Homo sapiens: primate species. All the knee-jerk talk of “feral children” made me think of our wild, genetic inheritance. Our ancestors foraged for fruits, roots and grubs in much the same way as modern chimpanzees (apes: close relatives) or baboons (monkeys: more distant relatives).
Brief paragraph of zoology: Social grooming plays a vital role in primate group cohesiveness; it takes time (when a monkey could be feeding) and energy but they do it a lot: it matters. The optimum group size is one where every member can fit in a bit of grooming time with the other members. When a group becomes too large a section will break away to form a new troop. Neighbouring troops may, thus, be related but they are likely to compete aggressively for resources (food, water, safe resting places).
Humans don’t behave like that, do we? We chat rather than picking for fleas; we buy a round rather than de-louse our friends’ bottoms. Physical proximity is hedged with social constraints: my husband, daughter and hairdresser may stroke my hair; it would be creepy if my neighbour tried to. But, hang on a moment, think of how many people you know: there’ll be a core of close friends (who may or may not be family; we treat them as such in our socially mobile world), then there are the others – extended family we’d rather ignore; neighbours; co-workers; the chap in the corner shop – who we chat to but don’t know very well. And then there are the people we cross paths with daily but ignore; we can’t be friends with everyone and, statistically, some of them are going to be Daily Mail readers or Tory local councillors.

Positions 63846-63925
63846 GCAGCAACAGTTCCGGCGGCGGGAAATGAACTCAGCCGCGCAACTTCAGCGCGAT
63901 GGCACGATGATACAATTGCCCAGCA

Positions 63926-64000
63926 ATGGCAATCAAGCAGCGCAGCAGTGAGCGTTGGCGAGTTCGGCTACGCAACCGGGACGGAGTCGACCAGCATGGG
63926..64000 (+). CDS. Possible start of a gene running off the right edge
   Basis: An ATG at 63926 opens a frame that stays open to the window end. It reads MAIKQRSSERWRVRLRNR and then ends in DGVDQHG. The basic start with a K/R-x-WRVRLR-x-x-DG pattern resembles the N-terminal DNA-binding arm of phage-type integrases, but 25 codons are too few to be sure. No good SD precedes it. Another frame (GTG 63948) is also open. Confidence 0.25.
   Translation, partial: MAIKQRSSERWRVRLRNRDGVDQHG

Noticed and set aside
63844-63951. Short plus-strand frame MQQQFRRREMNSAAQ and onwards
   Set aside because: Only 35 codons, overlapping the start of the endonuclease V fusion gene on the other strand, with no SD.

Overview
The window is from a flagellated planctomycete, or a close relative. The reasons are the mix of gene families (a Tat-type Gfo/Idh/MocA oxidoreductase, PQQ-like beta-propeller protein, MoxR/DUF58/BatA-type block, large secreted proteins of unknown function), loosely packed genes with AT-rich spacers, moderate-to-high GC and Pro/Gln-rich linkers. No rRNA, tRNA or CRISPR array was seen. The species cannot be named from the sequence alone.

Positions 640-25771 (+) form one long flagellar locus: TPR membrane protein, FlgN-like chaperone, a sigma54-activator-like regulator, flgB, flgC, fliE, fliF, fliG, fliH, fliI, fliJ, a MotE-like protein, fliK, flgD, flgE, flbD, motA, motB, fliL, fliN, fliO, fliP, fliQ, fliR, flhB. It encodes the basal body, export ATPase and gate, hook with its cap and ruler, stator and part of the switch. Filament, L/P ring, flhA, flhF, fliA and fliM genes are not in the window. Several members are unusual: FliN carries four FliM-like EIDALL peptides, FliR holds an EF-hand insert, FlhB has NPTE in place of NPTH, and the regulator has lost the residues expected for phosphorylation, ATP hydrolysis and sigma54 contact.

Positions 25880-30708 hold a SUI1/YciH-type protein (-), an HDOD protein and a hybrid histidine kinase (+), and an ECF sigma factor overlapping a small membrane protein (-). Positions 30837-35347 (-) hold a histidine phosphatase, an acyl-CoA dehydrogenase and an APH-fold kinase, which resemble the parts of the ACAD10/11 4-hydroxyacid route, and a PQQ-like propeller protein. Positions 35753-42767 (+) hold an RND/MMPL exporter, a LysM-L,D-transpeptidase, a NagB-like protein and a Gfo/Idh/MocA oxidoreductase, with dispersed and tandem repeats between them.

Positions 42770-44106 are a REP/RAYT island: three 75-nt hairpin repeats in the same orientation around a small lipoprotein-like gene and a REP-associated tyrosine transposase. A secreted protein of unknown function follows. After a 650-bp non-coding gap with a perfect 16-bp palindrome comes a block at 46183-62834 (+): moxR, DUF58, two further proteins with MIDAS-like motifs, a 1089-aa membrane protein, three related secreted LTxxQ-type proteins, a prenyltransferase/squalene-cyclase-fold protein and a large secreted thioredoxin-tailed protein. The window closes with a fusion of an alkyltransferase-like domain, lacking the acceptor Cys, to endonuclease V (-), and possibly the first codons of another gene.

In the same way that hundreds of gelada baboons co-exist in the Ethiopian highlands, by maintaining discrete troops within the overall group, people troops pile up in towns and cities. That’s fine: that’s how we can manage to fit so many people into such a small space. We do it by ignoring most of them as “not my troop”. But there has to be contact between the groups, there has to be that extended social connectivity allowing groups to live side by side. There has to be something in it for each group. If the only tribal fellowship people feel is for a gang, we are in trouble.
Baboons at the bottom of the social pile eventually move away to found new troops. There’s no space for that in our crowded world. We have to work out how we can re-include disadvantaged families, groom them to be part of society and groom other people to accept them – because grooming isn’t one-way, it’s EVERYBODY.
I never imagined I’d blog in favour of grooming yongsters…